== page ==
November 27, 1914|
Detroit, Michigan, U.S.
|Died||January 24, 1971
Lexington, Kentucky, U.S.
Frances Dodge (November 27, 1914 – January 24, 1971) was an internationally known horsewoman.
She was the eldest of the three children of John Francis Dodge (co-founder of Dodge Motor Company) and his third wife Matilda Rausch Dodge (Wilson). The Dodges had three other children and lived their early years in Detroit and Grosse Pointe. In 1920, after the death of John Dodge, the family moved to Meadow Brook Farms in Rochester (Oakland County) Michigan which had been a hunting and golf retreat for the Dodge brothers. She was encouraged to ride along with her brother, Daniel, and this sparked a lifelong passion for horses. Frances finished high school at Mt. Vernon Seminary (Now the George Washington University)in 1933 and married James Johnson on July 1, 1938. The next year, on her 25th birthday, Frances received control of her $10,000,000 trust fund from the John Dodge estate). She celebrated at a surprise birthday party to the tunes of the Tommy Dorsey orchestra and the vocals of Frank Sinatra.
Frances founded Dodge Stables at Meadow Brook Farm where she bred American Saddlebreds. Under the management of Wallace Bailey, and later, Earl Teater, Dodge Stables became a legend in the show horse world. She and Jimmy Johnson's breeding program produced a string of champions including Wing Commander, a five gaited horse who became a legend in the show horse world.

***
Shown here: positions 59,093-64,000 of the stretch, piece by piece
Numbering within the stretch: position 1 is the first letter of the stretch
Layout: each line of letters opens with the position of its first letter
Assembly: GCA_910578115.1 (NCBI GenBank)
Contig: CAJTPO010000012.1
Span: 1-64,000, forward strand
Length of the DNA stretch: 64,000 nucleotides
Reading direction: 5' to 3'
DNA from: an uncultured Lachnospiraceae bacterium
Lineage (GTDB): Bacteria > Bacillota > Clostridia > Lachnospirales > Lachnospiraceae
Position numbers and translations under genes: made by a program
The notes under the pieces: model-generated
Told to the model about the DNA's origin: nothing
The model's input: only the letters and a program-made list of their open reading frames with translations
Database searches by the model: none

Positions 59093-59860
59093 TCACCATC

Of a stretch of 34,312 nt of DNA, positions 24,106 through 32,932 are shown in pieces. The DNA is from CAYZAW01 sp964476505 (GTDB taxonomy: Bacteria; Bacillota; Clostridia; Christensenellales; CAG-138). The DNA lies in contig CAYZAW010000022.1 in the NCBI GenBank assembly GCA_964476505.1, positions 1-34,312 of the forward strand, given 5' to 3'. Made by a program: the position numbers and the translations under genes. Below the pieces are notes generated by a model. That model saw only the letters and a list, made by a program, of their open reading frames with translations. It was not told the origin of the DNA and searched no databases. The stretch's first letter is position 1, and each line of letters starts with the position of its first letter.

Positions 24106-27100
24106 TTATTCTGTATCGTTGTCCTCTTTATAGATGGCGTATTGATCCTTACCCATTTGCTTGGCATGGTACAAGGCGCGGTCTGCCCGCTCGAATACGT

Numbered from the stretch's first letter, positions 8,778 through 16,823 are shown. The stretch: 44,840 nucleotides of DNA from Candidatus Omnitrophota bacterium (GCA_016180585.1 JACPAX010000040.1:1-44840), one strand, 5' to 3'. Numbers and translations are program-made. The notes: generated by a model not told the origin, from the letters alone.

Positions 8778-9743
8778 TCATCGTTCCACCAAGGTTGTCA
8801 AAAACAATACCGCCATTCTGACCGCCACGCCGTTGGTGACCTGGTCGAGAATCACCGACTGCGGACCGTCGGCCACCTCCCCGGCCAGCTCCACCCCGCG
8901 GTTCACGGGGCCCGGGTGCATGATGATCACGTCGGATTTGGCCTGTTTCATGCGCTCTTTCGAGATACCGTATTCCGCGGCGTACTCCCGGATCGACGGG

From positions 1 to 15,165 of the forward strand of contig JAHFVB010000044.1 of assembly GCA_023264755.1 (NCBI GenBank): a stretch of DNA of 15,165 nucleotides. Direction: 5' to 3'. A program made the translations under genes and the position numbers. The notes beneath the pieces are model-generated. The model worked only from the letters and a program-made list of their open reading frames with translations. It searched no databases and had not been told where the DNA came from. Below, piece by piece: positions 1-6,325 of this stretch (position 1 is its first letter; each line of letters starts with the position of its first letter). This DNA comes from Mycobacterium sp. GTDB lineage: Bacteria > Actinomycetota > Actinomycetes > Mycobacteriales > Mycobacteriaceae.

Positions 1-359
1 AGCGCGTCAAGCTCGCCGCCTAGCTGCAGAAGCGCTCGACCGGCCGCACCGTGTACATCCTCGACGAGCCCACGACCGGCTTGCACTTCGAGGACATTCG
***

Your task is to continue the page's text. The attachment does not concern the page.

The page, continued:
In 1945, she and her husband bought Castleton Farm in Lexington, Kentucky, a former thoroughbred breeding and stud farm. As her older half-sister, Isabel who owned Brookmeade Stable, Frances Dodge also became interested in horse racing and breeding. Castleton was to become a standardbred breeding farm as successful as any worldwide. Together, the Johnsons won the Hambletonian in 1948 with homebred Hoot Mon, and again with Victory Song. Their red chestnut pacing star, Ensign Hanover, won the Little Brown Jug in 1949. It is believed that Ensign Hanover is the first horse to have ever flown in an airplane, when he flew, crosstied in the aisle of a DC - 3 cargo plane from Indiana to New York where he won a stake race at Roosevelt Raceway (the idea was put forth by famed aviator Wiley Post.) On September 27, 1940 Mrs. Johnson set the record for trotting under saddle, riding Greyhound, completing a mile in 2:01.3/4 at Lexington, Kentucky's famous Red Mile. This record stood for 54 years, until broken by Moni Maker, a trotter bred by Mrs. van Lennep's daughter, Fredericka Caldwell.
Divorced from her first husband in 1948, she remarried to Frederick Van Lennep in 1949. The same year Dodge Stables was moved to Castleton Farm.
Frances Dodge continued to support harness racing and was considered one of the women pioneers in the sport.
In 1972, she was elected to the World Championship Horse Show Hall of Fame, along with her horse Wing Commander, and trainer Earl Teater.
The Van Lennep Memorial Achievement Award is given to recognize extraordinary contribution by an individual or organization in the Standardbred industry. Though named for Frederick Van Lennep, Mr. Van Lennep credited his wife for much of the success of Castleton Farm.